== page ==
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How to Jumpstart Your NIST CSF for OT Environments: Identify Function

Brian Proctor, Principal OT Strategist – Americas | February 13, 2020

The NIST Cybersecurity Framework (CSF) provides critical infrastructure organizations with parameters for assessing and improving their ability to prevent, detect and respond to cyber incidents. According to the 2019 SANS State of OT/ICS Cybersecurity Survey, the NIST CSF is the most popular framework in use by critical infrastructure organizations today. For those of you planning to implement or expand your NIST CSF best practices, we’ve put together a five-part blog series with real use cases from industry leaders to help jumpstart your NIST CSF maturity.

Our first part of this series will focus on the Identify function. To effectively manage cybersecurity risk to systems, assets, data and capabilities, organizations need to fully understand their operational environment. The Identify function is all about gaining visibility into both digital and physical assets, their interconnections, and defined roles and responsibilities to then enable security teams to put policies and procedures into place to manage those risks.

Here are some top use cases from industry leaders who are implementing the Identify function in their operational technology (OT) environments with the help of Forescout:

1. Triangulating physical device locations

Many organizations already know the IP and MAC addresses for devices on their network, but industry leaders are taking it one step further and are actually figuring out where each device is physically located in their environment. This translates into understanding what physical switch and port numbers it’s connected to. This data helps them perform important tasks faster, like upgrading firmware or physically locating the device for maintenance. To actually triangulate device locations, industry leaders are using tools that can leverage their existing network infrastructure devices to pull data like ARP and CAM tables to understand exactly where these assets are physically connected.

2. Crowdsourcing asset classification data for improved accuracy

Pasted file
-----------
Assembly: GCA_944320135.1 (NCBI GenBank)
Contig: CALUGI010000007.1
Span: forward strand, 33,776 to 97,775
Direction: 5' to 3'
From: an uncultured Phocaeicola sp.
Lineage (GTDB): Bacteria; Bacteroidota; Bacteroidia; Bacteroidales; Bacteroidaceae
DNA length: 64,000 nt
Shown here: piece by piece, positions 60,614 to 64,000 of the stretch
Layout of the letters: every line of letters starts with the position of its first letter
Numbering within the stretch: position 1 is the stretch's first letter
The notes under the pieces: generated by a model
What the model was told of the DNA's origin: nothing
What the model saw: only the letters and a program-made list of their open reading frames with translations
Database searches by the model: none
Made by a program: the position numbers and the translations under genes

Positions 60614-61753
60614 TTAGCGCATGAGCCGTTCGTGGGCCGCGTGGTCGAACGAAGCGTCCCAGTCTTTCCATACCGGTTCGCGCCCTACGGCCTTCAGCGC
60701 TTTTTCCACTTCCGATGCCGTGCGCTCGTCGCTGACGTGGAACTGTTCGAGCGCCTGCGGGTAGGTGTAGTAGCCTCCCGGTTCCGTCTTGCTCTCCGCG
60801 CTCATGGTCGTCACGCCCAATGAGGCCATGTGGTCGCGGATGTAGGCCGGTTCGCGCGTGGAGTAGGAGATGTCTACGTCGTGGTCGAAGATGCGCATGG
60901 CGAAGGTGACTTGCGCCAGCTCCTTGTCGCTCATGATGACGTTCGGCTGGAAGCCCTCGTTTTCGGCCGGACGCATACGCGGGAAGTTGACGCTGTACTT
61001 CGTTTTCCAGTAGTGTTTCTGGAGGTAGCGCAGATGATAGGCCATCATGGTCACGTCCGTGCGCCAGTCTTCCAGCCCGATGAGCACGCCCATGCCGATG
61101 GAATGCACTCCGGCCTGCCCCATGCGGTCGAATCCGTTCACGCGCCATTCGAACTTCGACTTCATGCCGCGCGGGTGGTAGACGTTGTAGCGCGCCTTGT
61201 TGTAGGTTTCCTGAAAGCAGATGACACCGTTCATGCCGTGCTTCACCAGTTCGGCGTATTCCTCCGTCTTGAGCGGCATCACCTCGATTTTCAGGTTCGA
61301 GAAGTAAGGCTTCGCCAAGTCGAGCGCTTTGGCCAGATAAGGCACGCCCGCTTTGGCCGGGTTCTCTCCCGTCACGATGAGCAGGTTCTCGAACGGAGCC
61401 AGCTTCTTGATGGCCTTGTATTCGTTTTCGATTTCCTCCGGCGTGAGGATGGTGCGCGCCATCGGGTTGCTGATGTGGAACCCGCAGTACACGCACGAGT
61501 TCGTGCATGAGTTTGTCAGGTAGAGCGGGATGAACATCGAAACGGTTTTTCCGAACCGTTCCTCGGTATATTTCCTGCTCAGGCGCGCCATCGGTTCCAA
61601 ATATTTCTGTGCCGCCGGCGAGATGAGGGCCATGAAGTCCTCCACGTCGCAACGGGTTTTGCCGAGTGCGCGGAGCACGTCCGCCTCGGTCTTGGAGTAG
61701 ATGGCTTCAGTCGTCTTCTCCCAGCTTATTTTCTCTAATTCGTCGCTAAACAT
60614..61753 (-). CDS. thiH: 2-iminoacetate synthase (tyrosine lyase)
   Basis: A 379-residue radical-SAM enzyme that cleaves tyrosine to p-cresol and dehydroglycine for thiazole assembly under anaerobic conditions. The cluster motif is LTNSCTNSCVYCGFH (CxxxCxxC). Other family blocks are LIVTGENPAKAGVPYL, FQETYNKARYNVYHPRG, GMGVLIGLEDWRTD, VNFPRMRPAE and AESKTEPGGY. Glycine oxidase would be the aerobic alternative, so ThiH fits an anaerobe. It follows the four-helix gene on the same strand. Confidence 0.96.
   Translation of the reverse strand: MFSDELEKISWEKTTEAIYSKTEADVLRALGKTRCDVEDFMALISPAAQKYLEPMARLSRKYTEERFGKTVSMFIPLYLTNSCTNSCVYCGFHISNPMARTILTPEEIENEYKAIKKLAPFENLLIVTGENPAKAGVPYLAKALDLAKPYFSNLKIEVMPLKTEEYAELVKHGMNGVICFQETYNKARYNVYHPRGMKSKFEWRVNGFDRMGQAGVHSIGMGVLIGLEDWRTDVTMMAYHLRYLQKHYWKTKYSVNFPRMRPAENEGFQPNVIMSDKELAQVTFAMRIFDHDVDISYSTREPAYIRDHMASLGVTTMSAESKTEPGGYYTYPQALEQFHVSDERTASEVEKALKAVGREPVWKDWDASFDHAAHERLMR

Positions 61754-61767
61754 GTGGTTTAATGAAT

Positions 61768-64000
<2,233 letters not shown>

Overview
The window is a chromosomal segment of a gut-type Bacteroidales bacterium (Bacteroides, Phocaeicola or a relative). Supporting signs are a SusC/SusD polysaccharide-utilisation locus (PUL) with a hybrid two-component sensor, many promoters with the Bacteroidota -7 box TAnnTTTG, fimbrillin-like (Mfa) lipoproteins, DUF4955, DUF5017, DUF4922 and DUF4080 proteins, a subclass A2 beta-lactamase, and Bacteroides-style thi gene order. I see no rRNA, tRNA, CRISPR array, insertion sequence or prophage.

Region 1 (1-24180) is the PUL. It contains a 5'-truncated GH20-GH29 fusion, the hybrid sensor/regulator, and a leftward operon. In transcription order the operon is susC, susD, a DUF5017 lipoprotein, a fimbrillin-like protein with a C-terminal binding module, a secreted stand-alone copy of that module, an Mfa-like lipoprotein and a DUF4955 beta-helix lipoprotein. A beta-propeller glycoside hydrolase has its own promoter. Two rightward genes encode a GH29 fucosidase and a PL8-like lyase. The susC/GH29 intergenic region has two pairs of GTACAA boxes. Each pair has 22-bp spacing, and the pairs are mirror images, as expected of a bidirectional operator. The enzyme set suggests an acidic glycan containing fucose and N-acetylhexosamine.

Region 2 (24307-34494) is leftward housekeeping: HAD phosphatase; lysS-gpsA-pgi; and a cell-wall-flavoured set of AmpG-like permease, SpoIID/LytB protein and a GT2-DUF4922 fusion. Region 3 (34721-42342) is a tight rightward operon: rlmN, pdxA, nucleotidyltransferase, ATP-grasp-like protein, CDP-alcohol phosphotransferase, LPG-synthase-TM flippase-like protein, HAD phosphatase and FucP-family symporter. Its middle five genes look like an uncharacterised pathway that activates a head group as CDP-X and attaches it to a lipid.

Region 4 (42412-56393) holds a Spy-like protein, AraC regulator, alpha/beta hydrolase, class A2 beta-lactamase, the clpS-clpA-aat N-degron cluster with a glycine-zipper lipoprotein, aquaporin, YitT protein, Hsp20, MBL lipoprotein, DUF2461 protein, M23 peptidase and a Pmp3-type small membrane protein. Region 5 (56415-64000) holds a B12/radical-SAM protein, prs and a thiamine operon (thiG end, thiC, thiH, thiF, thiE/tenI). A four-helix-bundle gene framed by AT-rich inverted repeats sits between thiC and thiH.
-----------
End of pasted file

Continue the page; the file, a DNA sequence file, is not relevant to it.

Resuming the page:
By leveraging tools that collect asset data from the industry as a whole, including IoT and OT devices, industry leaders are using crowdsourced device data to improve the speed and accuracy of their own asset classification. To achieve this, many of our customers are harnessing the power of our Device Cloud, a crowdsourced repository of 11M+ device classification signatures from 500+ global deployments.

3. Expediting and automating risk assessments

Every organization has their own way of classifying and defining risk, and many asset owners are looking for ways to expedite and automate this process, while also tailoring it to the way they define risk. They want to understand what the riskiest devices are, from both a security and operational standpoint. Rather than spending the money and resources on sending a team out to a site to do a physical risk assessment, industry leaders are implementing OT network monitoring tools that have impact-based, configurable and customizable security and operational risk scoring calculations and notification workflows built-in.

4. Maintaining up-to-date asset inventory and baseline for serial assets

Serial devices aren’t going away anytime soon. Although they can be difficult to identify and classify, it’s very important to keep a close eye on them. To do this, industry leaders are implementing hybrid solutions that can both passively and actively obtain data from assets that are serially connected, including vulnerability, threat and health information.

For more helpful advice on how to jumpstart your NIST CSF maturity, check out the short video below or: